It’s almost noon in the kitchen at the Wallace restaurant in Culver City and profanity is exploding around the stoves like sparks at a summer barbecue. And at the eye of this curse storm is 16-year-old Holden Dahlerbruch, his shoulders back in perfect posture, his eyes focused on a pan in front of him, seemingly oblivious to his surroundings. He’s in the second hour of his full-day shift at the casual, farm-to-table restaurant. And he’s elbow deep into his prep work making mint “leather,” a paste that involves fresh mint and pectin, that will eventually end up on a dish of lamb farro porridge, harissa, yogurt and a 63-degree soft egg.
In a black chef coat, his light brown hair tucked into a backward baseball cap, he looks like a professional cook. With his own knife set in tow, he has the tools of a professional cook. And the other cooks in the kitchen speak to him and order him around like a professional cook. Only Dahlerbruch is a high school student, and about to start his junior year at Palos Verdes Peninsula High School.
“The only language worse is when you work on a galley on a ship,” says Dahlerbruch. “I work in kitchens and I’m on the sailing team at school, but I haven’t picked up the language.”
At just 16, Dahlerbruch has a resume most adults could only dream of. For more than a year, he has been staging at the Wallace under chef Joel Miller once a week; he has staged on multiple L.A. and Sacramento food trucks including PhoKing Awesome, Chinese Laundry and Rice Balls of Fire. He has cooked three sold-out pop-up dinners for 50 guests each night.
“I love doing them [pop-up dinners] because they are one-night culinary experiences and I bring my own staff, my own ingredients, and the menu is only there for one night,” says Dahlerbruch, who whipped up an impressive menu of risotto, biscuits, short rib Bourguignon and cauliflower steaks at a recent dinner.
To help others host their own pop-up dinners, he started a company called Culinary Playgrounds that organizes dinners and large events (he just finished emceeing the recent Supergirl Pro surfing competition in San Diego, in which he put together an all-female chef competition). He’s about to launch a YouTube page with recipes, how-to videos and restaurant reports similar to “Diners, Drive-ins and Dives.” He’s on a committee that is revamping his school’s lunch program. He starred on a TV show called “Man vs. Child Chef Showdown” on FYI, in which he was pitted against executive chefs from around the country. Oh, and he volunteers at his local temple too.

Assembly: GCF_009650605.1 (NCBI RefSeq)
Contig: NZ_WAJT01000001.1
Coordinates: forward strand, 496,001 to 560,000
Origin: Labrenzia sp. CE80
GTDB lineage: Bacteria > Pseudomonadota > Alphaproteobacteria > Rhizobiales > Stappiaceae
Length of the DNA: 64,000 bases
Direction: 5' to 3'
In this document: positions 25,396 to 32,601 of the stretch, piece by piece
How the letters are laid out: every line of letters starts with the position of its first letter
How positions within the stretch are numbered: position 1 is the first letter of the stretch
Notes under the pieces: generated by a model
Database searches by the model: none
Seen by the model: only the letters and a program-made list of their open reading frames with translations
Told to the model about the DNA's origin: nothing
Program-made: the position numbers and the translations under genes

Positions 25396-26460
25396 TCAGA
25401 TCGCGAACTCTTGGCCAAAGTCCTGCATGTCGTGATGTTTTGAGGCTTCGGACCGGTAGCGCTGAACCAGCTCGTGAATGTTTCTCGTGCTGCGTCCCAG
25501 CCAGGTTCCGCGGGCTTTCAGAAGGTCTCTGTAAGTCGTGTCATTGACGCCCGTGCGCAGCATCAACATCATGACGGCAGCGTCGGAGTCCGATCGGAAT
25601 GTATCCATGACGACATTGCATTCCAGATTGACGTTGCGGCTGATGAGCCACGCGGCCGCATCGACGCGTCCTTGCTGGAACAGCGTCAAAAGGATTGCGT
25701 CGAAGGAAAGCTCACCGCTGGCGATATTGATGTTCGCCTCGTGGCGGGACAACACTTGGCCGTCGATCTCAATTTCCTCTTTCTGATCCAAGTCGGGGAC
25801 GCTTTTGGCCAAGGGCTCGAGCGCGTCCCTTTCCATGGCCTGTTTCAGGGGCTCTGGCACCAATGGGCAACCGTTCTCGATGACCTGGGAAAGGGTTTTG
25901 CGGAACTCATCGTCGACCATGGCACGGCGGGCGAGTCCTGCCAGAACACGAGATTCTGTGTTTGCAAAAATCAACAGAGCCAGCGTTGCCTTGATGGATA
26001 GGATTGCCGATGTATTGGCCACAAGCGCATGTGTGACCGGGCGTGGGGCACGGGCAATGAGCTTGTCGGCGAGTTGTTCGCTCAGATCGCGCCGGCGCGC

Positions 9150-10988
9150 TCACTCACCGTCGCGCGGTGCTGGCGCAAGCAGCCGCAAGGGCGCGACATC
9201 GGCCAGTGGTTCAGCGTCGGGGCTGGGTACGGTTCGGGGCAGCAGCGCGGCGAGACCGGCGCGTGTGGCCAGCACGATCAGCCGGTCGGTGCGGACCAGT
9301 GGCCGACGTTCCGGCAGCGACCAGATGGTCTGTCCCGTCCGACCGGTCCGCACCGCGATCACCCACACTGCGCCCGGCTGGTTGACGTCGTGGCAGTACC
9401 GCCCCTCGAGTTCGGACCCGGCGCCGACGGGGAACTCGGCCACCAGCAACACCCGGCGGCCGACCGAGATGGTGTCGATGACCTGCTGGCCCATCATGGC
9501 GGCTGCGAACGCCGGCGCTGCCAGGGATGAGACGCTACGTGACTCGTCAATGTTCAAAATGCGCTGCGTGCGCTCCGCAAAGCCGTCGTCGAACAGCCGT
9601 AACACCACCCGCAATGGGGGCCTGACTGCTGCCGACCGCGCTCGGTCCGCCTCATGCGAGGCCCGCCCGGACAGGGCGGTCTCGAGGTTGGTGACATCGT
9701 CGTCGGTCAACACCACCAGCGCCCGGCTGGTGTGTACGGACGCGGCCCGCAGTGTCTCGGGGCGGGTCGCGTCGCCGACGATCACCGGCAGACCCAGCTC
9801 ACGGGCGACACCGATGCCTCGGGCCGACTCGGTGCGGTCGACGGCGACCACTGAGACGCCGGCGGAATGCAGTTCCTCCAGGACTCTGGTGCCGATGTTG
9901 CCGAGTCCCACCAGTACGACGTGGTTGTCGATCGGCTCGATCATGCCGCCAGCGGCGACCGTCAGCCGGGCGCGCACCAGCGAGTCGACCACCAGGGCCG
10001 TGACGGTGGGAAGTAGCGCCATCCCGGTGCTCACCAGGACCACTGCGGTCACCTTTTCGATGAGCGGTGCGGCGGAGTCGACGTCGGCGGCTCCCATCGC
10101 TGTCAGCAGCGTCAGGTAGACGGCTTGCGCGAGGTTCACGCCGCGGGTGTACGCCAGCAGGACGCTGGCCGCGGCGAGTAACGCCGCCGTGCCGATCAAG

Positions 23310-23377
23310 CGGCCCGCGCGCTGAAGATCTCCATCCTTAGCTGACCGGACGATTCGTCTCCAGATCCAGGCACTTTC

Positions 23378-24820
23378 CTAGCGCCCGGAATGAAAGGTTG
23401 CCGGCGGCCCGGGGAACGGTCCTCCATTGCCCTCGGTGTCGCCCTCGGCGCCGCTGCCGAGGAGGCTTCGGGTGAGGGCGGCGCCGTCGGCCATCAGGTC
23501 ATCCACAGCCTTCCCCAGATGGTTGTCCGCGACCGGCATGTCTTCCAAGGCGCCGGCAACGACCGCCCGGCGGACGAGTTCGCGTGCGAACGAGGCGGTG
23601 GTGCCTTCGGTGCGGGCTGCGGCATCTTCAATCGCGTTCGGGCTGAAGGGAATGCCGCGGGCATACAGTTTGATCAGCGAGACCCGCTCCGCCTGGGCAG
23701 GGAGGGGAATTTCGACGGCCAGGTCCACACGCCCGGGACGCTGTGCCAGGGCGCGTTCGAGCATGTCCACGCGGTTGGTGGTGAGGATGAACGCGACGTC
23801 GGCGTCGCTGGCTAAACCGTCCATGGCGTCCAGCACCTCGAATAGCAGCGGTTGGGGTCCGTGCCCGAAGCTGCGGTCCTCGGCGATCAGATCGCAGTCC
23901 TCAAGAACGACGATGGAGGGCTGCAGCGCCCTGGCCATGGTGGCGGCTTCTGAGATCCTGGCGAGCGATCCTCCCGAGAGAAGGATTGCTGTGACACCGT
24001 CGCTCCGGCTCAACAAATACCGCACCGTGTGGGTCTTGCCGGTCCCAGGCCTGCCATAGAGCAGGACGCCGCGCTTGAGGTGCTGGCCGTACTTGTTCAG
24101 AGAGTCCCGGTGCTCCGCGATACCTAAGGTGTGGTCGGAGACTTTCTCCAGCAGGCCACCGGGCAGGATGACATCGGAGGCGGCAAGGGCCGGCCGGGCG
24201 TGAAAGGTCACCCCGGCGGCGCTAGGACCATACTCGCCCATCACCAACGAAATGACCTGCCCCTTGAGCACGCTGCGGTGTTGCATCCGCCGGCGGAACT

When Dahlerbruch starts writing his college essays, he’ll have plenty to say. But right now he’s just focusing on knocking off the long prep list, written in marker on the dry erase board in the Wallace kitchen. He still has Dynamite sauce, a basil verde sauce, steak sauce and pasta to make later. And sous-chef Nathan Santana is about to teach him how to break down a bass.
“I’m not doing any culinary school,” says Dahlerbruch. “I feel I can learn more by going around to different restaurants and learning that way. I learned how to make pasta here. I’m just trying to absorb as much as I can.” He watches as Santana slides his knife into the fish and removes a filet.
“Thank God Holden is here,” says Santana, who will be in the kitchen for at least 16 hours. “He takes a lot of the weight off my shoulders.”
Holden is here because he lost to Miller in the third round of an episode of “Man vs. Child Chef Showdown,” and the chef was so impressed with the then-14-year-old that he offered to let him be an intern at the restaurant.
“He’s really capable and bright, hard-working and he doesn’t leave until all the work is done,” says Miller.
But Dahlerbruch was cooking far before he was cast on the TV show and landed in Miller’s kitchen. His family, who live two blocks from Dahlerbruch’s Palos Verdes school, have always cooked together.
“I started when I was about 4,” says Dahlerbruch as he starts chopping a mound of basil for the verde sauce. His knife skills are solid, the blade moving in smooth, fluid strokes. “My dad was in the hotel industry — which is 24 hours a day, 7 days a week — so whenever he was home he was cooking for the family. It was our bonding experience but it turned into a passion from there.”
Dahlerbruch’s mother, Merin, who met her husband while they were both hotel and restaurant management majors at the University of Denver, remembers her son, not yet tall enough to reach the stove, standing on a chair making scrambled eggs for the family. And now, she says, her son does most of the cooking at home.
“It’s really nerve-racking for me to cook for him because he’s always pushing me out of the way saying, ‘let me add some spices,’ ” says Merin, who added that when Holden was in the fifth grade, she and husband Erik helped him start a cooking club for boys at their house.
Dahlerbruch’s holiday lists soon went from “everything Transformers” to kitchen gear.
“I never thought when I was really young that I would try to be a chef, but once I was on ‘Man vs. Child’ that kind of solidified it,” says Dahlerbruch. “Now I ask for pretty much all cooking things: new knives, new cooking equipment. Most recently I got myself a pressure cooker, and I love my pressure cooker.”
As he consults with Santana on the level of spice in his Dynamite sauce, he says that the ultimate goal is to open his own restaurant.
“I think it would be a lot of fun and I want to go to business school to learn how to run it,” says Dahlerbruch.
But for now, opening his own restaurant is taking a back seat to improv club, a pancake club, student council, video production class and a service learning class.
“I sacrifice my sleep,” says Dahlerbruch. “But in the end, it’s worth it.”